It is National Poetry Month, and having gone through all of my books in March (and letting go of a great number of them), I thought I would read an entire poetry book, each day in April, and then tell you about it.
A few years ago, when AWP was in Seattle, I attended a presentation featuring readers from The Sun, and that is how Danusha Laméris hit my radar. As soon as I got home, I looked her up and ordered her book. The Moons of August, I learned, once it was in my hands, was selected by Naomi Shihab Nye for the 2013 Autumn House Press Poetry Prize. When I read the list of acknowledgments in the back (Ellen Bass, Dorianne Laux, Joseph Millar), I knew that I was surely destined to find her.
Laméris writes poems that so delight me, poems I have read over and over again. A few of her poems overlap with my own themes (for instance, “Fictional Characters,” which begins, “Do they ever want to escape? / Climb out of the white pages / and enter our world?”), but more often poems that I simply wish to goodness I had written. I write her poems into my own notebook, and see if I can imitate them, determined to write something that will please me half as much.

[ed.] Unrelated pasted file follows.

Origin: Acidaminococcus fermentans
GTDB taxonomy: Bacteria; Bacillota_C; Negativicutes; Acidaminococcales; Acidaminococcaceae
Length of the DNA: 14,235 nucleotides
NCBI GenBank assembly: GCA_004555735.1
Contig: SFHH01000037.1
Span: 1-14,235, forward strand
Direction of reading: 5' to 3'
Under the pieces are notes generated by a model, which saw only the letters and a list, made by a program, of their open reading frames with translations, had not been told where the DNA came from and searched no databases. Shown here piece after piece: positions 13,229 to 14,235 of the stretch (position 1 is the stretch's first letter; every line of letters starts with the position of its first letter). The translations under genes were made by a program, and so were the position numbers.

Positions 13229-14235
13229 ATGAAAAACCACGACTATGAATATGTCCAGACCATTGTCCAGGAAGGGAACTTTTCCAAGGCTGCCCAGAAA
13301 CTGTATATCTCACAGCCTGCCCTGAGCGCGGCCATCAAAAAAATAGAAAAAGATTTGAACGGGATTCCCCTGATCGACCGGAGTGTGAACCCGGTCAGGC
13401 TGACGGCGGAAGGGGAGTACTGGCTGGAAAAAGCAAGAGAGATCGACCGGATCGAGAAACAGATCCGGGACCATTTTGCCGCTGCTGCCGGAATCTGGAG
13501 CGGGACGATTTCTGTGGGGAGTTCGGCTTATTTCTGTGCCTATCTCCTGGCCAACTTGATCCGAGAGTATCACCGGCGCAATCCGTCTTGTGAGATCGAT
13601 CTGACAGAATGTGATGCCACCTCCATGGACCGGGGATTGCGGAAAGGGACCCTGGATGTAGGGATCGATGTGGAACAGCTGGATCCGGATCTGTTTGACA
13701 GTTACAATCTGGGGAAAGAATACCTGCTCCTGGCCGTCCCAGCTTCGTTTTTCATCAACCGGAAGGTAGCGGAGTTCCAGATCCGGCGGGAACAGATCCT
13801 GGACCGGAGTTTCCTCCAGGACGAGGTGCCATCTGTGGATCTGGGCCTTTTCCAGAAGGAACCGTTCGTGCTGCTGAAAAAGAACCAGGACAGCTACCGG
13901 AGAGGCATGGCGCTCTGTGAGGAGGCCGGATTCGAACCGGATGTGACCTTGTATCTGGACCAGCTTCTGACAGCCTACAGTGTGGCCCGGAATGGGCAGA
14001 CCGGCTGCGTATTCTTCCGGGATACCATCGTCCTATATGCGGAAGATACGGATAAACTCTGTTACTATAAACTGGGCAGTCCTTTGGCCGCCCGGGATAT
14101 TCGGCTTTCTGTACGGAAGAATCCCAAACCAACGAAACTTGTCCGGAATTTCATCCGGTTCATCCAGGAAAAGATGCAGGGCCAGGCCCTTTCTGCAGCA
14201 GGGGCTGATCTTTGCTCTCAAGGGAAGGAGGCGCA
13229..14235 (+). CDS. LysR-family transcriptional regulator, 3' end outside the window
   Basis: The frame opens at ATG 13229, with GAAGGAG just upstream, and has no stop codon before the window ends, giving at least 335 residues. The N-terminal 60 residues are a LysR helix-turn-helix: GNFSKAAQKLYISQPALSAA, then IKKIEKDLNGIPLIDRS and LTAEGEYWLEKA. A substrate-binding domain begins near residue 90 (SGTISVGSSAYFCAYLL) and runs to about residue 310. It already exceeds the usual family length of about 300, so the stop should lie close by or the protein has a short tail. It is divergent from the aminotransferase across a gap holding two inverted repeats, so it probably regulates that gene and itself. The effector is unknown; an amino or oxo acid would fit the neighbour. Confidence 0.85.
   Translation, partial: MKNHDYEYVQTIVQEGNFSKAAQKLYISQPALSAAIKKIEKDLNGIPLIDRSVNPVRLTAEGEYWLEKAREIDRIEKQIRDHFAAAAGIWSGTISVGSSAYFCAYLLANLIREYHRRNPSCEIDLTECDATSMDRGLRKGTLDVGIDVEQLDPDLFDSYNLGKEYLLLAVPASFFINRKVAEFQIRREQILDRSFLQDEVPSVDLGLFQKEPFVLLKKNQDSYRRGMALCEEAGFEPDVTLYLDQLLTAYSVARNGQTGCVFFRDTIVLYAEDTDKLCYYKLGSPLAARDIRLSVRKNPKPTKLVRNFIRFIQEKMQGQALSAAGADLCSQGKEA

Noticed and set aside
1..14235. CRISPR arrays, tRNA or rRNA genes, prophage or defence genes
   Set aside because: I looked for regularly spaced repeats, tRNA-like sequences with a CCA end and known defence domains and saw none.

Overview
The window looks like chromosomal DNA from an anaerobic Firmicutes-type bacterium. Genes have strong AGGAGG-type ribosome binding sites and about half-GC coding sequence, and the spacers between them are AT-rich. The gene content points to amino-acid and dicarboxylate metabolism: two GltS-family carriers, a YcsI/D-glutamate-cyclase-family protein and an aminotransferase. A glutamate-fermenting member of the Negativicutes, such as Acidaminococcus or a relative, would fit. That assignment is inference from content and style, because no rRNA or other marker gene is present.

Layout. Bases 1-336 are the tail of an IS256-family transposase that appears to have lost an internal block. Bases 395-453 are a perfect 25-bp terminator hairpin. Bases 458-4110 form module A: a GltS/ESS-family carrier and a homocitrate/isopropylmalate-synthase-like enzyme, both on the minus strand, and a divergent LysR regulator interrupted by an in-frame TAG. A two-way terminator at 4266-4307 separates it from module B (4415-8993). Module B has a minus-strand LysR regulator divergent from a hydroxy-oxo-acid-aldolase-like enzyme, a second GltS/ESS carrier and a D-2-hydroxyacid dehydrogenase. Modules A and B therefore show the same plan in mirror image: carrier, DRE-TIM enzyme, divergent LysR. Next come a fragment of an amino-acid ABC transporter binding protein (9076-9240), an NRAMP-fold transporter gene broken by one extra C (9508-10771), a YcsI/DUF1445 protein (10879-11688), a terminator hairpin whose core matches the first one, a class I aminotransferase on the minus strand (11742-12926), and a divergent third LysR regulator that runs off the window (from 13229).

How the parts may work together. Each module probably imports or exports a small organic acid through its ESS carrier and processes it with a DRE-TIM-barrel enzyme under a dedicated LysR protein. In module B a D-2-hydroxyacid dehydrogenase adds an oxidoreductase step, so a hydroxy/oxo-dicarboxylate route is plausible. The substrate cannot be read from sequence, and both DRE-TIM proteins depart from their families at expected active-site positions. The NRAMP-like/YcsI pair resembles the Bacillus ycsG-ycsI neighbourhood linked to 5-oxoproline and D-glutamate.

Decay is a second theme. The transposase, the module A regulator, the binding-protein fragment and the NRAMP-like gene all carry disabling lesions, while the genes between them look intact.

The Moons of August is like a series of hallways and stairwells that take you deeper and deeper into a house. You turn a corner and find a picture of her late brother, or her lost infant. Sometimes, you find hieroglyphics or cave drawings on the walls. There’s the funny story about her mother measuring penises, that turns into a reflection about God counting the hairs on our heads. We see people walking ahead of us, catch only a glimpse of Jack Gilbert or Temple Grandin as they disappear into a basement or climb out a window. Humor and heartbreak and a wry, forgiving and encompassing compassion are threaded all the way through.
I was thinking of the difficulty of picking just one poem to share with you, and then, I reread this poem. In it, Laméris displays that wonderful Ted-Kooser-like ability to take an ordinary moment in a woman’s life and turn it into something extraordinary.
The woman standing in the Whole Foods aisle
over the pyramid of fruit, neatly arranged
under glossy lights, watched me drop
a handful into a paper bag, said how do you do it?
I always have to check each one.
I looked down at the dark red fruit, each cherry
good in its own, particular way
the way breasts are good or birds or stars.
Doesn’t everything that shines carry its own shadow?
A scar across the surface, a worm buried in the sweet flesh.
Why not reach in, take whatever falls into your hand.
Danusha Laméris: The Moons of August (Autumn House Press 2014)